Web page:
While the answer to weight anxiety is healthy perspective and body appreciation, not pretty things, I do find the healthy perspective comes easier when I’ve bothered to wear something I love. So this morning I found some pretty things, and some warm things, which means I can hopefully ditch the saggy t-shirts and grow this baby with a little more panache. And maybe at some point in the years to come, between stretching and unstretching and stretching again, I can learn to appreciate this body for the astonishing, miraculous, selfless thing of wonder it really is.

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(You can see some of the stuff I looked at on my one and only Pinterest board, if you’re into that kind of thing. My commentary is fairly profound (‘i really like this’. Whoa, whoa. Someone call Vogue) but I think we could probably all agree just to look at the pictures. Ok? Ok.)

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hey, here’s a Pinterest board.

On building a body

Here is the most profound thing I ever read on a blog:

Your body houses a spirit. The spirit changes constantly with intelligence and progression. Your body will change with your spirit, constantly. … You might feel a need to restore your body to a certain age where you think your body belongs–even though you would never will your spirit backwards to that same place.

(Read the whole thing, here. I think you’ll like it.)

I’ve been thinking about that a lot, recently, because of my high-waisted skirt.

Oh, it’s a beautiful skirt. It was the outfit I wore to our wedding dinner, once all the white satin got too heavy to swish around in. I was dazed with exhaustion and tingly with happiness and keyed up with anticipation (ahem), but I really loved that skirt.

I wore it a lot once we were married, and carried on wearing it until breathing in it became a problem. Now it doesn’t fit. When I cleared out my wardrobe of too-small clothes, I kept it. It represents my old body to me – when it had settled into adulthood, when I’d come to terms with how it looked and started to embrace it, when I didn’t understand, yet, how much it could still change itself and me.

Once I get back into that skirt, I keep thinking, I’ll be back to how I was.

Here’s the thing, though: my ribs are wider. They stretched out when I grew a baby, obligingly, and haven’t gone back. So I don’t think I’ll ever zip that skirt up to the top again. Body and spirit, I am not who I was back then. Carrying and birthing and feeding this boy has marked me to the bones, that’s the truth of it, and it feels like a truth I should welcome. Our bodies have carried us through momentous things, whatever those things have been. Of course I am different. Everything is different. It should be.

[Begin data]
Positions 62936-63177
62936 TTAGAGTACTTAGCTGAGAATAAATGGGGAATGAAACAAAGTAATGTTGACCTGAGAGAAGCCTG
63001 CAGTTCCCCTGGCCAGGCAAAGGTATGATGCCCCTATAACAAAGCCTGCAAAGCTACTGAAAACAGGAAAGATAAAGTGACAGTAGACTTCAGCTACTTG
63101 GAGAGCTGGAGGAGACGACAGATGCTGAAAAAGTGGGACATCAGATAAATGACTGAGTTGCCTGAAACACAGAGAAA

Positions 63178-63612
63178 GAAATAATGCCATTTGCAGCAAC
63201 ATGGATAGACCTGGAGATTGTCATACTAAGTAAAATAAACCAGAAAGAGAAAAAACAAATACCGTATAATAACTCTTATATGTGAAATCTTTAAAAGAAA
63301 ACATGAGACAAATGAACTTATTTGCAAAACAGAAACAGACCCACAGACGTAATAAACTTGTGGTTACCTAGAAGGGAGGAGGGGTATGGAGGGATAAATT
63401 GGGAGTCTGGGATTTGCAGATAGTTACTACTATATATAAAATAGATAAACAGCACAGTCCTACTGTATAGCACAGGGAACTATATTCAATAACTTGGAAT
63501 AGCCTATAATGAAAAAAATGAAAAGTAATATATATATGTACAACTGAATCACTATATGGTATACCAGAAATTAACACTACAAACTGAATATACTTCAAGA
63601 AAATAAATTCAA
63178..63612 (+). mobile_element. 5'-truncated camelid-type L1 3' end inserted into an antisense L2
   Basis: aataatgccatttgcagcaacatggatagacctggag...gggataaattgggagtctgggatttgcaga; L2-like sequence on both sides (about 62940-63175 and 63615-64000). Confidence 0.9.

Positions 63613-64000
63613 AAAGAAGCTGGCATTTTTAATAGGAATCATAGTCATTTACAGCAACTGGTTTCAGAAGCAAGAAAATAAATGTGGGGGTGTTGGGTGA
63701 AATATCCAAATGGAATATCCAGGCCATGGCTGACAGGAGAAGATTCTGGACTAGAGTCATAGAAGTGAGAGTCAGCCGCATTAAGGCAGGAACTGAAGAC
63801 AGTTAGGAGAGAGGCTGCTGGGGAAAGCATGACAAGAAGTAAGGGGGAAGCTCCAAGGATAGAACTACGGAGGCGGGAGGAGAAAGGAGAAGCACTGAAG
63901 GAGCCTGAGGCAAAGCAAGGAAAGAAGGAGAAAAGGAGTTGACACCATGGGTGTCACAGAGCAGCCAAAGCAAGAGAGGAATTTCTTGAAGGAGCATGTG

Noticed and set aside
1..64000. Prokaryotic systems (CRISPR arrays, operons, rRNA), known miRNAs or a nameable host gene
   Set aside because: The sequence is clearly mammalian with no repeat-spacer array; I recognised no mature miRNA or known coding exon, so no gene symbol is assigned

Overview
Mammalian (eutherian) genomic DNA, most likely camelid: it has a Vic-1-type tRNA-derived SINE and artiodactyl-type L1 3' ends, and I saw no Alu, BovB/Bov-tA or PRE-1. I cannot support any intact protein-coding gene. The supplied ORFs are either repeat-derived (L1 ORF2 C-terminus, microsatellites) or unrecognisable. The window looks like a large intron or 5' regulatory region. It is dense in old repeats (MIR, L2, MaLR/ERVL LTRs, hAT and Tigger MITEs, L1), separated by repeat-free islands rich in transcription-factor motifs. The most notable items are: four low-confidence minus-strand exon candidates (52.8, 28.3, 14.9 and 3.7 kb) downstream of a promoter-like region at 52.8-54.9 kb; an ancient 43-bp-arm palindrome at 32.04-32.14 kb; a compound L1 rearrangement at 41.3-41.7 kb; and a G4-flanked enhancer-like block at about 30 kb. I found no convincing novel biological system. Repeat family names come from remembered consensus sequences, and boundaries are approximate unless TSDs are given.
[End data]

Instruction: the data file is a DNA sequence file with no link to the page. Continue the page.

I don’t want to go back. So I need a new skirt.

 

Making the leap

When Henry sees the top of a staircase, he accelerates over the edge like he enjoys that sudden-drop whoosh in his stomach. I’ve given myself more than one carpet burn leaping to grab his ankle as he disappears. We’re fitting stairgates tonight, and my grazed knees are grateful, but part of me likes to watch him do it. No fear. No testing the water. Just delight in his own movement: a giddy, headlong rush into somewhere he hasn’t yet been.

It’s the same with everything he does. He climbs high because he doesn’t understand falling. There’s grace in every crouch and reach. When he finds something new he can stand on, he cackles.

And me, with my backache and body image, my duck feet and flat chest and spare tire, I have years of weighing scales and mirrors behind me. Years of I’m-not-good-at-sport and don’t-photograph-me-from-the-side and four-pounds-too-heavy. Too frightened of the ungainly bump to earth to climb anything new. I am encramped with bodily limitations I’ve heard and made my own. I have an ear infection on the way and I’m filled with holy terror imagining my 5k run on Saturday. This is what being an adult means, but I do not want it for him.

I could learn from him, I think. Stretch and crouch. My body can do anything. Mattresses are for jumping on. Oh look, a drop into nowhere. Let’s see what’s over the edge.

For a gorgeous, gorgeous poem on babies and body image, see here